In 1945, a Gennan national named Eisentrager and 20 other Gennans were convicted by a military commission in China on charges that they had pro­vided intelligence infonnation to the Japanese after the Third Reich surrendered. After the prisoners were repatriated to occupied Gennany to serve their sentences, they petitioned for a writ of habeas cor­pus in U.S. District Comt, alleging that their trial and imprisonment violated the U.S. Constitution and the Geneva Conventions relative to the treatment ofpris­oners of war. Their appeal eventually reached the
U.S. Supreme Court. The Court held that enemy
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prisoners of war, captured and tried outside the
United States by military commissions for law ofwar
offenses committed outside the United States and
serving their sentences outside the United States, had
no right to petition for a writ of habeas corpus in
US. courts. The Court also rejected the petitioners'
claims ofprocedural irregularities under the Geneva
Conventions of 1929, concluding that the military
commission that tried them had proper jurisdiction.65
The U.S. Army began using military commissions
in the European Theater as early as October 1944.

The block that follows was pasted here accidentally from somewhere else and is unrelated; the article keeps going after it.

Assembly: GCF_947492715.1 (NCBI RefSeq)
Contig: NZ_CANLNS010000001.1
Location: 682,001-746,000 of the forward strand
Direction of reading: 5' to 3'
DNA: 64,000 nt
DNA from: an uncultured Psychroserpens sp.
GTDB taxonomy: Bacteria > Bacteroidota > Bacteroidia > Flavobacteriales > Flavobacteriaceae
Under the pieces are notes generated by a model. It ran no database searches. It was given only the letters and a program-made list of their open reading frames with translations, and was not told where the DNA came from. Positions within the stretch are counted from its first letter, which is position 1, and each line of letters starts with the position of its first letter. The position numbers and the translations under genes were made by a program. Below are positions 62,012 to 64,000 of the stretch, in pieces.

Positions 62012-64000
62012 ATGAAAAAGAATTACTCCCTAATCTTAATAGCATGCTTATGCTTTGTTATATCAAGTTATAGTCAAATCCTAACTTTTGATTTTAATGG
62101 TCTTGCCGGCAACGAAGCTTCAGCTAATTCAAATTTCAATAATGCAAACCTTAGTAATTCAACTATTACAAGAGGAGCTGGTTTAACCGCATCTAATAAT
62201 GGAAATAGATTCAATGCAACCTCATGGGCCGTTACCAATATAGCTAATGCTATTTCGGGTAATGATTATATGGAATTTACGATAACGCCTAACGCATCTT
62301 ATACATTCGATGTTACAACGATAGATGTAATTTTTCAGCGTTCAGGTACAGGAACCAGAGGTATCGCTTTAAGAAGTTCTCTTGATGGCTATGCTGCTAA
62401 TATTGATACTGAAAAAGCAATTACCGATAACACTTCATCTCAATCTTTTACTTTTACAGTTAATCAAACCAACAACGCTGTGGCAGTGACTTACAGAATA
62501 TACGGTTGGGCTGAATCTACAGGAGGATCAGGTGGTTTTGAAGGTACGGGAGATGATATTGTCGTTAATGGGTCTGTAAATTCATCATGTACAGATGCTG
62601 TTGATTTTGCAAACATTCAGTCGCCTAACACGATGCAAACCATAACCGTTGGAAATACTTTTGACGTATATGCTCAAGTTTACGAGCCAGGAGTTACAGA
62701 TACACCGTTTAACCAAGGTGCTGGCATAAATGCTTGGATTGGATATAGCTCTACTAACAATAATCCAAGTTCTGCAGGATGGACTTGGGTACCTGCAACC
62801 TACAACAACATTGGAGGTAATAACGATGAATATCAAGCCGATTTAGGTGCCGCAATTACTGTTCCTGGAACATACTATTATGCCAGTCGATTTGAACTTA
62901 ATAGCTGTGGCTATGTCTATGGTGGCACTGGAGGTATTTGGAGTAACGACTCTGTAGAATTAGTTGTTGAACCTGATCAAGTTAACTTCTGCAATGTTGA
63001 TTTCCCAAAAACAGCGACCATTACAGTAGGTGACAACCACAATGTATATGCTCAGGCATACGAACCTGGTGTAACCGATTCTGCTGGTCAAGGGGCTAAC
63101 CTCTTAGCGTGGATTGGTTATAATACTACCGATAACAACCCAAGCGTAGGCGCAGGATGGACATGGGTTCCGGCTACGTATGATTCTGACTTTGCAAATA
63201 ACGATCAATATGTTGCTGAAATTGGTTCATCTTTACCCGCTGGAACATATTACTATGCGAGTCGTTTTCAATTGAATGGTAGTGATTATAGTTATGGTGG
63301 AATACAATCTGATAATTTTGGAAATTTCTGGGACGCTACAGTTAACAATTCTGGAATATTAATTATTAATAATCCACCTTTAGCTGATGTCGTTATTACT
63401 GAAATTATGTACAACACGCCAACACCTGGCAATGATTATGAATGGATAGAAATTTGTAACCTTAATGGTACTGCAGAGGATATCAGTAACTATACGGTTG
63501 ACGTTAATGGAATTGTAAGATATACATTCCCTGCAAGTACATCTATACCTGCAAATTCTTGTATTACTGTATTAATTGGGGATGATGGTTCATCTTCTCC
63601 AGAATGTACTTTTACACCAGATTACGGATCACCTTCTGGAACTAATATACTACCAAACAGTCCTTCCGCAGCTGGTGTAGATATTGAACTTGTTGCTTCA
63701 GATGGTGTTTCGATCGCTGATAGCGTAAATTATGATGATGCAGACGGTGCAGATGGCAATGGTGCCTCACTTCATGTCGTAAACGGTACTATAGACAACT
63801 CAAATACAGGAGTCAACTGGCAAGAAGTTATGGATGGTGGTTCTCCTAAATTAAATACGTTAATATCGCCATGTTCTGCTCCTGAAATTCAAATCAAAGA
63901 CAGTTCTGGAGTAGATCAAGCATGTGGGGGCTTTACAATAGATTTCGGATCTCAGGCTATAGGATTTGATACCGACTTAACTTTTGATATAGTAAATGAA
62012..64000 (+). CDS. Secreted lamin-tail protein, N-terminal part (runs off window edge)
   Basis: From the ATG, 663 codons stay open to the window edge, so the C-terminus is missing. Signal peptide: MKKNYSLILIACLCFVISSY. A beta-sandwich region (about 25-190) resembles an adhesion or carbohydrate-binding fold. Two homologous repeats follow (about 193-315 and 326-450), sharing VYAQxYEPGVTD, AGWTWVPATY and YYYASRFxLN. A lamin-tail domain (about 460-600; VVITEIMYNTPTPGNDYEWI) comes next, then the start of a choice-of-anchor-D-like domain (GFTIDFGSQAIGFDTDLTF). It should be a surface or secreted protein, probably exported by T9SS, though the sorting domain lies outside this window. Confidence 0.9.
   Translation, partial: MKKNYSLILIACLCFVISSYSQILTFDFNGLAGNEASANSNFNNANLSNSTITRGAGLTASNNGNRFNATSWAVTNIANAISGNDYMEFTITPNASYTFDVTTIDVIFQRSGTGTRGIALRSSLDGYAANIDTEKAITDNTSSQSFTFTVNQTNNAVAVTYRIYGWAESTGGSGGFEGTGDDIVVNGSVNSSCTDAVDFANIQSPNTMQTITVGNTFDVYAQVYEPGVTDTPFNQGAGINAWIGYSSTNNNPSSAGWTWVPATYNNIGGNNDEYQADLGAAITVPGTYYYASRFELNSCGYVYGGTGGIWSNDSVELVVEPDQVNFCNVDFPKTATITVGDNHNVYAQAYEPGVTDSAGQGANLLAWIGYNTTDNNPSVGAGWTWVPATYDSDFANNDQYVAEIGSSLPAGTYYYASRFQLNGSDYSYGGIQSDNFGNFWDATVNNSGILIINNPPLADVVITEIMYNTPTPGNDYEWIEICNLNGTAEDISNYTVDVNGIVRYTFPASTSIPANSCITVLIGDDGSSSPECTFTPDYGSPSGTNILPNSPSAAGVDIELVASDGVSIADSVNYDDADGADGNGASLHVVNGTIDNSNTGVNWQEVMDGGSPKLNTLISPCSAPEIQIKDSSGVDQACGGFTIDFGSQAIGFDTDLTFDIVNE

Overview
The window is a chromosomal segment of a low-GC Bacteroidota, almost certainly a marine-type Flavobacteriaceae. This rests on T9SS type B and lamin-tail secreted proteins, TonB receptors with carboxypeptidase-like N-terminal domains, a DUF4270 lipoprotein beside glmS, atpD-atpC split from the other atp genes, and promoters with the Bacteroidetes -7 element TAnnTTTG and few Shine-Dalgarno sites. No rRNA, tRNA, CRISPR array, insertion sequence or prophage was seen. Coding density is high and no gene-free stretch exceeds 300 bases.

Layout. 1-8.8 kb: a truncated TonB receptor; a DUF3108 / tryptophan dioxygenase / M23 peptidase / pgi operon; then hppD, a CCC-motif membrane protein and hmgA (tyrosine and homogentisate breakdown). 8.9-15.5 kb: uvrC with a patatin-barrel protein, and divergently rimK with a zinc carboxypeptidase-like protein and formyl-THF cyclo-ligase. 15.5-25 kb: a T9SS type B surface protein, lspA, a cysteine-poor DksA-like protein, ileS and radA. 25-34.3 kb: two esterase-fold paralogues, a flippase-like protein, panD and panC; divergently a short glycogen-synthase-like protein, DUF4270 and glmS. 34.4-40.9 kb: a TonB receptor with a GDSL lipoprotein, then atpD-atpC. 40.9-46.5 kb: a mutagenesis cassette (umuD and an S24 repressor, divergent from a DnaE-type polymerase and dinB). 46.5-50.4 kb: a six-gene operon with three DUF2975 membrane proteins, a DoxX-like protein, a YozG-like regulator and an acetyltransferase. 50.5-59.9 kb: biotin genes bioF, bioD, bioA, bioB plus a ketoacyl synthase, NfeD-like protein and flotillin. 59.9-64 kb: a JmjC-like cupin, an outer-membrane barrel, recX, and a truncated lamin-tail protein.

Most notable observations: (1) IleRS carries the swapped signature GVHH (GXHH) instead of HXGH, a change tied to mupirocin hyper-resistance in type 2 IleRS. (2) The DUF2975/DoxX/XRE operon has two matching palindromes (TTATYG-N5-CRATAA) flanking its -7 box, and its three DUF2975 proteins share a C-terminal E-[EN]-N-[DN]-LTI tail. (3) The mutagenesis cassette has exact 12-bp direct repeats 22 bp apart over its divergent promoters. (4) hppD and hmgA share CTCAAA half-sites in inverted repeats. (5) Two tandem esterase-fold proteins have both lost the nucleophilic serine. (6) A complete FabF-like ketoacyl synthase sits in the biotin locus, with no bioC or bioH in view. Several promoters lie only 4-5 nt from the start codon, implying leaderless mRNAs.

Army Group cOllunanders "were authorized to ap­
point military commissions for the trial ofpersons not
subject to the [Articles of War] who were charged
with espionage or with violations ofthe law of war
that threatened or impaired the security or effective­
ness of U.S. forces."66 Military commissions were
required to have at least three officers, and defen­
dants had the right to counsel. The commissions
were not bound by the evidentiary rules for courts­
martial or by the maximum punishments authorized
under the Articles of War.67
Between October 1944 and May 1945, military
commissions tried approximately 67 individuals, and
at least 32 were executed.68 Among these were 18
Gennan soldiers captured while wearing U.S. uni­
fonns behind US. lines during the Battle of the
Bulge. They were convicted of spying and ex­